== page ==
According to the source, the forces are being brought in to ward off any attempts by Afghan militants to infiltrate Turkmen territory.
On Monday, Turkmen television reported that President Gurbanguly Berdimuhamedow had carried out a security-related reshuffle, likely in connection with the violence in neighboring Afghanistan. Berdimuhamedow appointed the former head of the presidential guard service minister of security, with the outgoing minister of security in turn appointed minister of defense.
Turkmen observers have emphasized that the Afghan provinces bordering their country, including Faryab, Jowzjan, Badghis and Herat, each have large concentrations of Taliban insurgents, many of them not recognizing the borders between the two countries.
On Tuesday, Tajik President Emomalii Rahmon expressed his deep concern over the worsening security situation in Afghanistan. Speaking to Russian President Vladimir Putin in Sochi, the president noted that "military action is ongoing in 60 percent of the adjacent areas along the Tajik border."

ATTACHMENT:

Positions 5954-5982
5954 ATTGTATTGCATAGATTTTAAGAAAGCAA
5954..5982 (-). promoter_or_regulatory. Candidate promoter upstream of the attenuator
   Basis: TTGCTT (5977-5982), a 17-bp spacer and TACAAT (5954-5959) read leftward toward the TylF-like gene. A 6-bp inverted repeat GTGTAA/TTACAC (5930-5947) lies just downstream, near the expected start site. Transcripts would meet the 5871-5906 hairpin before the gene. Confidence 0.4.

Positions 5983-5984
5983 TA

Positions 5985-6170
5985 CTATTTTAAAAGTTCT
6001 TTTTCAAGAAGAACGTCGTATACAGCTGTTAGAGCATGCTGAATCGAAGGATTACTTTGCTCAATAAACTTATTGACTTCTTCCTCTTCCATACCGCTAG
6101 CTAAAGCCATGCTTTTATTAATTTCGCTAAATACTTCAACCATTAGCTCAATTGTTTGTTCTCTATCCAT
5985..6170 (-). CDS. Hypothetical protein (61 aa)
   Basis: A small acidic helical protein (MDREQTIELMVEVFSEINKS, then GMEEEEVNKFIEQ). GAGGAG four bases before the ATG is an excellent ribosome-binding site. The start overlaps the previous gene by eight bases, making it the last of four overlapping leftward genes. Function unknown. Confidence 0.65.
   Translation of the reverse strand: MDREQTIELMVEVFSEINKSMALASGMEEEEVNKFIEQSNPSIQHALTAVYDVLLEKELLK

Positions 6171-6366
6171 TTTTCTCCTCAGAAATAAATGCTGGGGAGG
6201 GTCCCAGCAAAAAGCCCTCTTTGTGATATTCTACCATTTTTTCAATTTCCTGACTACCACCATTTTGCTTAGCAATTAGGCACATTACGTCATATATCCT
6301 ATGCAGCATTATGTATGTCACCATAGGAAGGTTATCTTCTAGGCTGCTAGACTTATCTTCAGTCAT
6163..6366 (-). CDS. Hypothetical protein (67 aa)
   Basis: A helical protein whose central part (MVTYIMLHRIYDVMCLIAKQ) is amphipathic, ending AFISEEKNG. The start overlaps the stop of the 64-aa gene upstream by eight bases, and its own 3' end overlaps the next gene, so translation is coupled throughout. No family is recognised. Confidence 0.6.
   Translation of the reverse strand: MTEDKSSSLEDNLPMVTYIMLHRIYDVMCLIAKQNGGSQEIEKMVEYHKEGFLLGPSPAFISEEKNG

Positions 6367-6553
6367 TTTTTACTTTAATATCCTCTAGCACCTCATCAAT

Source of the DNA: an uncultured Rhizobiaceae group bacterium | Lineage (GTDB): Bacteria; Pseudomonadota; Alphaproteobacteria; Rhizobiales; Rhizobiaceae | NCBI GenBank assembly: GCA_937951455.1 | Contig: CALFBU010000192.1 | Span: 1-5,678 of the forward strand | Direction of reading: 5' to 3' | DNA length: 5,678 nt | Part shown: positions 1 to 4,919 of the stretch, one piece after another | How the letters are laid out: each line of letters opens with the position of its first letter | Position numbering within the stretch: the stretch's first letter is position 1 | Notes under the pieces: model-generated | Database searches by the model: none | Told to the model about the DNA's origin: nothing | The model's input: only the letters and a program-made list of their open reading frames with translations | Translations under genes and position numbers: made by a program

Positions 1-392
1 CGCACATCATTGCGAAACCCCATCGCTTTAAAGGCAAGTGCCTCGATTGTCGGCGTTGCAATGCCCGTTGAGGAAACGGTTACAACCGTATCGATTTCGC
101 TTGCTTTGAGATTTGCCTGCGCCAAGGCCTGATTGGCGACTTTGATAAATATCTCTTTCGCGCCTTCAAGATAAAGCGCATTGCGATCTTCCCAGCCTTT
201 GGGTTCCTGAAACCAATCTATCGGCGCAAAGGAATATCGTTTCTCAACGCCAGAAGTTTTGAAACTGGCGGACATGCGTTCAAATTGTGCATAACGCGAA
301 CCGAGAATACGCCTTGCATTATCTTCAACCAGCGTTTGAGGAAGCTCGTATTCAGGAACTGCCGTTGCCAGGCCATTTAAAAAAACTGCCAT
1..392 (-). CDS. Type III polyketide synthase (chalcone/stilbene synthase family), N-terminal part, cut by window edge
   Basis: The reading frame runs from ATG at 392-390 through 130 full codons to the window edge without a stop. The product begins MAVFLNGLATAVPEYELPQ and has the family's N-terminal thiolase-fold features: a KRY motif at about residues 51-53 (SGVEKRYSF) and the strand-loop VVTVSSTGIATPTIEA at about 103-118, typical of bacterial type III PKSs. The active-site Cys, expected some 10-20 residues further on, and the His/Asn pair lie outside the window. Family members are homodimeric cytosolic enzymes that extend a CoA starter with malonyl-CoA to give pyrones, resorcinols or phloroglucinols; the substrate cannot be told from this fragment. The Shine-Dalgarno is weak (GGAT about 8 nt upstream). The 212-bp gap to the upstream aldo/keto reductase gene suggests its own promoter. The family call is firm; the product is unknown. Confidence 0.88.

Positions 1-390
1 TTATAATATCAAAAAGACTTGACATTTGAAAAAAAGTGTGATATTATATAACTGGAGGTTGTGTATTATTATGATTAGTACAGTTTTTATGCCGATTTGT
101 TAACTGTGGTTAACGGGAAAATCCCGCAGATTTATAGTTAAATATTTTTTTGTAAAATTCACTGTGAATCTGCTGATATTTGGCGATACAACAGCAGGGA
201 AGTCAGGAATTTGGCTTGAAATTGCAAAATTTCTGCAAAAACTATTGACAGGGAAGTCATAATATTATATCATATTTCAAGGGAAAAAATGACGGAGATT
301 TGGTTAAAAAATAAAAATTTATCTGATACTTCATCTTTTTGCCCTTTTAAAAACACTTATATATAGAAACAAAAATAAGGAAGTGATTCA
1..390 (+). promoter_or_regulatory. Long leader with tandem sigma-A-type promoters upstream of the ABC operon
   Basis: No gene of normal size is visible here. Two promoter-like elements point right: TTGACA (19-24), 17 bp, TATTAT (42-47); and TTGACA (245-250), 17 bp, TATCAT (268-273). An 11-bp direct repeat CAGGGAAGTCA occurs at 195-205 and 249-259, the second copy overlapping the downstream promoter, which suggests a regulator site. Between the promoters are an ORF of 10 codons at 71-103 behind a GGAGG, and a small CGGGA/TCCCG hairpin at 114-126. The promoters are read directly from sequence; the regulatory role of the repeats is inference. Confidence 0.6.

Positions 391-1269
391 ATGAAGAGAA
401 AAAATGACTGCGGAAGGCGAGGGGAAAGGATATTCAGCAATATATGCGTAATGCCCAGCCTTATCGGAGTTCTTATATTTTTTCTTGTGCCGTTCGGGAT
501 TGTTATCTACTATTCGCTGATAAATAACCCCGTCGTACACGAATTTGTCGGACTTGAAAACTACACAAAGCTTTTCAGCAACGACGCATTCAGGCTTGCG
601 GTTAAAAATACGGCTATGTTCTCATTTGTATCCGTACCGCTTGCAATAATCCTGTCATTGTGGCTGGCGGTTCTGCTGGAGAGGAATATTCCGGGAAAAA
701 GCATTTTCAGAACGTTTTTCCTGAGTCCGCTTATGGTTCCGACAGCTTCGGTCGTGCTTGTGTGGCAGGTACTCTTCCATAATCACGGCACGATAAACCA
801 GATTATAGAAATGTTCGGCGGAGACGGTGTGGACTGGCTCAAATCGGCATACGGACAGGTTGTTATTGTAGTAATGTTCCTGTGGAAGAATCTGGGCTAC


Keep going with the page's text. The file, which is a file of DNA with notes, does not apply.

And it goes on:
Late last month, Taliban insurgents temporarily seized the city of Kunduz, capital of the Kunduz province, with Afghan forces now pushing back, assisted by air support from the United States, clearing the city of insurgents who remain.
On Saturday, a US airstrike on a crowded hospital in Kunduz killed 22 people, including 12 health workers from the Medecins Sans Frontieres charity. The US has opened an inquiry into the incident.
According to Reuters, the militants have now shifted tactics, firing at security forces at local checkpoints before disappearing into residential areas. During their successful raid, the insurgents are believed to have seized several hundred new rifles meant for the security forces, along with 300 vehicles and several million dollars in cash stolen from several local banks.